engage prospective customers with compelling and memorable content. If you’re looking to drive sales immediately, encourage users to click on your ads and send them directly to your product pages.
  23. Measure your results: Look at available metrics to evaluate how people are
    responding to your ads. Click-through rate (# of clicks / # of impressions) indicates how relevant the ad is to your audience. Look at your conversion rate (# of sales / # of site visits) to determine if your product is being advertised appropriately or if your landing pages have room for improvement. For example, if you show a cute dog in an ad for a cleaning product, you may see high click-through rate with a low conversion rate.
  24. Test and learn: Try different combinations of images and ad copy to see what
    works best. Examples: include just the product in the image, show the product
    being used by people, use an image that incites emotion.

To round out our Complete Guide to Facebook Advertising, 32 industry experts share their tips (and secrets!) to high-performing FB ads.

32 expert Facebook advertising tips to increase profits

Facebook advertising is no nascent technology. Most brands with any Facebook presence have tested the platform’s advertising product, or at least boosted a post or two. For some, there has been immediate success. Others have seen little to no return. But at the end of the day, Facebook’s audience is growing –– and so too is webstore traffic from the platform. It’s clear that Facebook is a powerful force for all brands, and retailers have a bit of a leg up.

For one, retailers have something to market. A product that can solve a specific problem, and a target audience for whom that product is ideal. Second, retailers have customer data and can use that data to retarget as well as find lookalike audiences. And finally, retailers can use Facebook checkout and Shop to encourage users to buy –– without them ever even having to leave that platform (reducing checkout friction and abandoned carts).

Sure, it may not be perfect, but it is effective. Below, we caught up with 32 ecommerce experts to get their advice on how retailers should be using Facebook ads to increase engagement and profits. Their tips cover the full gamut of Facebook Advertising: dynamic ads, creative copy, retargeting, landing page match concepts and much more.

It all comes down to one thing: is your Facebook advertising strategy as buttoned up as it could be?

Adii Pienaar, Founder, Receiptful

But what you might find quickly is that scaling your costs and ad campaigns is a lot more difficult because –– depending on your industry or niche –– there’s many other advertisers fighting for the same attention.

The way around this is retargeting, because that immediately narrows down your focus to a more relevant audience about whom you know things that other advertisers didn’t know (like which products they viewed on your website).

To make the most of your retargeting efforts, I’d recommend these three best practices:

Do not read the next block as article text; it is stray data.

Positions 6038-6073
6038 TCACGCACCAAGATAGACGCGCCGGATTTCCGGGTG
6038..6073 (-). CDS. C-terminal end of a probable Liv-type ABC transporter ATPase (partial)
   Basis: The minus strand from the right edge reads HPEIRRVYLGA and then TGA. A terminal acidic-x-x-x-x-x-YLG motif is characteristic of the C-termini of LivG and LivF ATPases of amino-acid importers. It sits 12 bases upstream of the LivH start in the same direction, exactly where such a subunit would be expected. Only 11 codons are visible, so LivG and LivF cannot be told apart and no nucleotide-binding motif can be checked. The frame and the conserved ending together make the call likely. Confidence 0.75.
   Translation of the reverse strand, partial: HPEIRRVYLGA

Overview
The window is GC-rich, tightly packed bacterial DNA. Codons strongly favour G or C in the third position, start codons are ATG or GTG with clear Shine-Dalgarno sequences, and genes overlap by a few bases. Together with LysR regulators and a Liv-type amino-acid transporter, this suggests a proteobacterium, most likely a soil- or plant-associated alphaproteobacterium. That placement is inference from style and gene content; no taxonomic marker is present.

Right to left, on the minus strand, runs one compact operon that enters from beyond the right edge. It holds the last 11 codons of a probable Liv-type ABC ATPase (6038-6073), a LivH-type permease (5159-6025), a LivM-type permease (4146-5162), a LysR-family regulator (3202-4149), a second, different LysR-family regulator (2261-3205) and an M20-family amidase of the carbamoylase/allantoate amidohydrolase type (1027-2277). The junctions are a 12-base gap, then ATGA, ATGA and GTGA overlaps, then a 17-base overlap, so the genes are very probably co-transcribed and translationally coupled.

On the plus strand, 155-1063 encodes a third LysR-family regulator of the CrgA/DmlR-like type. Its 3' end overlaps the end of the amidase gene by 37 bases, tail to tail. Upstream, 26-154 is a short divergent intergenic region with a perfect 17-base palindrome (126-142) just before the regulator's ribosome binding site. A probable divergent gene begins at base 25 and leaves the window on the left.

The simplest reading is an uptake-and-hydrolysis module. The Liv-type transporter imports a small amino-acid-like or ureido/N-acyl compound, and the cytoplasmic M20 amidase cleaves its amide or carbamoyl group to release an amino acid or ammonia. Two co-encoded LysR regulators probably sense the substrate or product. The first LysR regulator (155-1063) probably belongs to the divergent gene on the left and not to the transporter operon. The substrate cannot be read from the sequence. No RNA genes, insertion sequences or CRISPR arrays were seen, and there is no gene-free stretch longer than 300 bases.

1. Implement the Facebook Pixel on your site immediately. This allows Facebook to track user behavior on your website with the added bonus of tying it back to their Facebook account. This also means that they can follow a prospective customer’s journey extensively; so a customer might first view your products on their mobile device and then complete the purchase on their desktop later in the day. The Facebook Pixel will be able to unify that kind of robust data to augment your ad campaigns.
  2. Outsource the heavy lifting to the pros. It is completely possible to spend the
    time to learn all about Custom Audiences in Facebook. Or you can invest in some software to do this for you. I love the look of an app like Shoelace that uses a combination of AI and humans to propose retargeting campaigns that I can run, which eliminates my guess work.
  3. Think about using retargeting to boost something you’re already doing.
    I’m assuming you already have an email sequence in place to help you recover
    abandoned shopping carts. So think about how you can boost those recovery rates by using retargeting. Email is only one channel and sometimes recipients ignore emails. If, however, they’re seeing your cart abandonment emails and reminders in Facebook about the products they viewed, but never purchased, you will definitely see a lift in recovery rates.
  4. Think about using retargeting to boost something you’re already doing.
    I’m assuming you already have an email sequence in place to help you recover
    abandoned shopping carts. So think about how you can boost those recovery rates by using retargeting. Email is only one channel and sometimes recipients ignore emails. If, however, they’re seeing your cart abandonment emails and reminders in Facebook about the products they viewed, but never purchased, you will definitely see a lift in recovery rates.

The best part of Facebook Ads — for an advertiser at least — is just how much they know about their users: from preferences to behaviors and all the very detailed context added to each of those. This means that identifying and reaching one’s potential target audience is relatively easy.

-Adii Pienaar, Receiptful, @adii

Ryan Bemiller, Founder, Shopping Signals

Play the long game. Build a warm audience that’s more valuable in the long run.

Sure, you can run Facebook ads with the sole intent of making a sale. You can send visitors directly to a product detail page or even a custom landing page. However, you may find this is a more expensive route to take. You may generate sales faster, but it’s likely to cost you more per sale, and more to test until you find your winning ads.

Instead, consider using Facebook ads to generate leads to your email list. Then nurture your email list with a mix of useful content, and an occasional promotion. Finally, use Facebook retargeting ads to promote to your now very warm audience.